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Reading Dickens Mrs. Gamp

Mrs Gamp
Martin Chuzzlewit - Condensed from Chapter 19
Even among the bizarre cast of characters in Dickens, Mrs Gamp is a piece of work. She is a nurse of sorts whose specialty lies in the polar extremities of life, the lying in and the laying out. Old Anthony Chuzzlewit has died and the undertaker Mould has recommended Mrs Gamp to Mr Pecksniff who is conducting her to the house of mourning.

'And so the gentleman's dead, sir! Ah! The more's the pity.' She didn't even know his name. 'But it's what we must all come to. It's as certain as being born, except that we can't make our calculations as exact. Ah! Poor dear!'

Mrs Gamp by Frederick Barnard She was a fat old woman, this Mrs Gamp, with a husky voice and a moist eye, which she had a remarkable power of turning up, and only showing the white of it. Having very little neck, it cost her some trouble to look over herself, if one may say so, at those to whom she talked. She wore a very rusty black gown, rather the worse for snuff, and a shawl and bonnet to correspond. In these dilapidated articles of dress she had, on principle, arrayed herself, time out of mind, on such occasions as the present; for this at once expressed a decent amount of veneration for the deceased, and invited the next of kin to present her with a fresher suit of weeds; an appeal so frequently successful, that the very fetch and ghost of Mrs Gamp, bonnet and all, might be seen hanging up, any hour in the day, in at least a dozen of the second-hand clothes shops about Holborn. The face of Mrs Gamp--the nose in particular--was somewhat red and swollen, and it was difficult to enjoy her society without becoming conscious of a smell of spirits. Like most persons who have attained to great eminence in their profession, she took to hers very kindly; insomuch that, setting aside her natural predilections as a woman, she went to a lying-in or a laying-out with equal zest and relish.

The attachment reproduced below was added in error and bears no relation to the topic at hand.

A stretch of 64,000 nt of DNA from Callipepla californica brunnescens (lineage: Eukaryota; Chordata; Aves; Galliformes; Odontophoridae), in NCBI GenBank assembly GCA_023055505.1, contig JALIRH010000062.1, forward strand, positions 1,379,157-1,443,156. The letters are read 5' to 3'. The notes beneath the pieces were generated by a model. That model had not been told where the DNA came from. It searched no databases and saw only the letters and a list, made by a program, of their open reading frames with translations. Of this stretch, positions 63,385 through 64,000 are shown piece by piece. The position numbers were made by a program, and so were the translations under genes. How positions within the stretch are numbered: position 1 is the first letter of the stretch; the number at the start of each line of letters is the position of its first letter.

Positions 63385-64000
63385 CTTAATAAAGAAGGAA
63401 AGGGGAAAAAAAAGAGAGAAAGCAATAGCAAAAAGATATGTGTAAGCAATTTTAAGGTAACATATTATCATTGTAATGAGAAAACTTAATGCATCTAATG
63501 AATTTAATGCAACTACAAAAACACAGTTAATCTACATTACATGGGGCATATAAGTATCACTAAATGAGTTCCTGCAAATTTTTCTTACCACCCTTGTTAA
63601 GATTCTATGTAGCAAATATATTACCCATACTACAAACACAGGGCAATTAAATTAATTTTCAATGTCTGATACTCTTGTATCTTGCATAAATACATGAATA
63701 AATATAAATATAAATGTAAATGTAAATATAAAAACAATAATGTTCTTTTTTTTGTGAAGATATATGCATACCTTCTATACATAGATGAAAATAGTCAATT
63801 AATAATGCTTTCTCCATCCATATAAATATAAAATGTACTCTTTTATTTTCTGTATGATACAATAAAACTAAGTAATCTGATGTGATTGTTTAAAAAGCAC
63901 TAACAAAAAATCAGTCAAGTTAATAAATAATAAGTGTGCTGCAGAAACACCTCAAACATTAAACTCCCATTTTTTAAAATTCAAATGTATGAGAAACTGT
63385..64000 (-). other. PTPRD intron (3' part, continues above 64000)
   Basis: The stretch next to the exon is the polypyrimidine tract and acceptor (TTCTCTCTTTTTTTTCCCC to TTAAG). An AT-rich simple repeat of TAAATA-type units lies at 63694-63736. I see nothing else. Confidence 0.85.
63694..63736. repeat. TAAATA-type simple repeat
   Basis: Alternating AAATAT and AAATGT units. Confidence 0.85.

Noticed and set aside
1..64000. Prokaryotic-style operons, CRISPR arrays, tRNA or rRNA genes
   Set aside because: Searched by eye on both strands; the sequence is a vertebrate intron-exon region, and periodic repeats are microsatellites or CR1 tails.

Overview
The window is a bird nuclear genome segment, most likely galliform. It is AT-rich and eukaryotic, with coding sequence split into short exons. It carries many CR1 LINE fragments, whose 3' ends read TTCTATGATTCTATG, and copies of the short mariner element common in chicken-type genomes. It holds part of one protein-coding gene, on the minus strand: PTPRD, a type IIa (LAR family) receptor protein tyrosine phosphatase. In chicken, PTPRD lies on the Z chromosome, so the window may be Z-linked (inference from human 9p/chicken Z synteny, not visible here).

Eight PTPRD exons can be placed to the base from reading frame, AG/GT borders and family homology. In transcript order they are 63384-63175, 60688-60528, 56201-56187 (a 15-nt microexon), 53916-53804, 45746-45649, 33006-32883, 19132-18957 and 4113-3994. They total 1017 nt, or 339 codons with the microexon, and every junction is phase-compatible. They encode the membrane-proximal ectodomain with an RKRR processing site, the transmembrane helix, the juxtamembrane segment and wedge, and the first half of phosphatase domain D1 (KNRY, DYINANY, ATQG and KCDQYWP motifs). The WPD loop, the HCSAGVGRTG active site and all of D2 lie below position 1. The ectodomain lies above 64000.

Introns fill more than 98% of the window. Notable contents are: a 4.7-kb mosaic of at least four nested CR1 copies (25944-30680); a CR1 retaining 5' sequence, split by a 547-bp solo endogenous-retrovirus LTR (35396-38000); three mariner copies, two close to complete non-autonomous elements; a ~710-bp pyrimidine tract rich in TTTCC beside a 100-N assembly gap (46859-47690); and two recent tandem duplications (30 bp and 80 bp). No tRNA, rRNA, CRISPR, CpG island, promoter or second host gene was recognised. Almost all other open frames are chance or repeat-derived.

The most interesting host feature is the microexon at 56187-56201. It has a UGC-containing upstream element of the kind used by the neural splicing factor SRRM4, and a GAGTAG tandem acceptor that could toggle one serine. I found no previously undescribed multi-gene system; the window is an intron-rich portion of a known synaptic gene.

'Ah!' repeated Mrs Gamp; for it was always a safe sentiment in cases of mourning. 'Ah dear! When Gamp was summoned to his long home, and I see him a-lying in Guy's Hospital with a penny-piece on each eye, and his wooden leg under his left arm, I thought I should have fainted away. But I bore up.'

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